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Commentary on Easter Wings by George Herbert

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Lord, Who createdst man in wealth and store, 1 Though foolishly he lost the same, Decaying more and more, Till he became Most poore: 5 With Thee O let me rise, As larks, harmoniously, And sing this day Thy victories: Then shall the fall further the flight in me. 10 My tender age in sorrow did beginne; And still with sicknesses and shame Thou didst so punish sinne, That I became Most thinne. With Thee Let me combine, And feel this day Thy victorie; 18 For, if I imp my wing on Thine, 19 Affliction shall advance the flight in me. 1 store: many goods, abundance. 5 The length of the lines decreases to reflect their content it symbolise a diminished man 10 Herbert alludes to the paradox of the "fortunate fall" or felix culpa. Only by sinning with Eve, and being cast out of the Garden of Eden into a world of labour, pain, and death, did Adam enable the second Adam, Christ, to redeem man and show a love and forgiveness that otherwise could never have been. ...read more.


Additionally, he forces the aspect that each line is important by capitalizing the first letter on each line. However, his line design of having longer lines at the beginning and end of each stanza as compared to the middle lines does more than just create a visual image, it enhances the idea of giving the poem a flow that feels as though the work itself is contracting and expanding, much like the opening and closing of the wings represented in the visual image produced by the layout of the poem. It may also seem the contracting and expanding of man's heart. The middle four lines of each stanza are reduced to four syllables on lines four and seven, and only two syllables on line five and six, as compared to ten syllables in each line that forms the cap and base of each stanza. Additionally, in each stanza, it is important to note that each line is shortened by two syllables until only two syllables remain in lines five and six, at which time each line is lengthened by two syllables, giving it a syllabic pattern, per line, of 10, 8, 6, 4, 2, 2, 4, 6, 8 and 10, per stanza. ...read more.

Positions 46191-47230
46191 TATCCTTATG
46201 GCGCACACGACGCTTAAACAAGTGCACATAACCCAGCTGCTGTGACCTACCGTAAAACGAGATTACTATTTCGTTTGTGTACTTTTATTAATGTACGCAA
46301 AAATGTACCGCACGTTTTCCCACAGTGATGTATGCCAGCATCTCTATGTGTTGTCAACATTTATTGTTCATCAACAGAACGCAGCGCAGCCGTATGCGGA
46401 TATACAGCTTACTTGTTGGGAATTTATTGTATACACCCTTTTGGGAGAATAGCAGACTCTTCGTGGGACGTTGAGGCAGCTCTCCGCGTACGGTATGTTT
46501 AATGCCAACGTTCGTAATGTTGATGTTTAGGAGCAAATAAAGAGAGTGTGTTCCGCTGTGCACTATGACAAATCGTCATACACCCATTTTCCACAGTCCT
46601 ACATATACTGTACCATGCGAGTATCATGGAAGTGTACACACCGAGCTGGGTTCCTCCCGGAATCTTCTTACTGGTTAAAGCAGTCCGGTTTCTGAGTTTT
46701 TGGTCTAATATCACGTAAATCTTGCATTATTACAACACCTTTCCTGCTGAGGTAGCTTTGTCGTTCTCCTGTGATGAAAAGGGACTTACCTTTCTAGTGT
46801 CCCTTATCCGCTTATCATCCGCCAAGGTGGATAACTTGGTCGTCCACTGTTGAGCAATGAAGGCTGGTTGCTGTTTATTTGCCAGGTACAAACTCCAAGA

* Fortunately, there is hope. In the rising part of the stanza, Herbert talks of himself rising with Christ. The alliteration of 'the fall further the flight in me' reinforces the paradox of the 'felix culpa' or 'happy fault' which teaches that the fall of humankind actually had a positive outcome because it resulted in the coming of Christ to bring human beings into a new relationship with God. Herbert is now applying this hope to himself. * The second stanza is parallel in its form, and uses a number of words and phrases from the first. It is more specifically autobiographical, and could be seen as a summary of Affliction I. * Herbert talks of afflication, sickness and shame as punishmnets sent by God to warn sinners to mend their ways "afflication shall advance the flight in me" the crosses born to "pay" for sins and ultimately improve through suffering the ways of evil. The request to "imp my wing on thine" asks for support and a close bond to God. The use of "thee" is used to direct to God. The 'Lord' is adressed by the speaker creating a dialogue between Herbert and God. ...read more.

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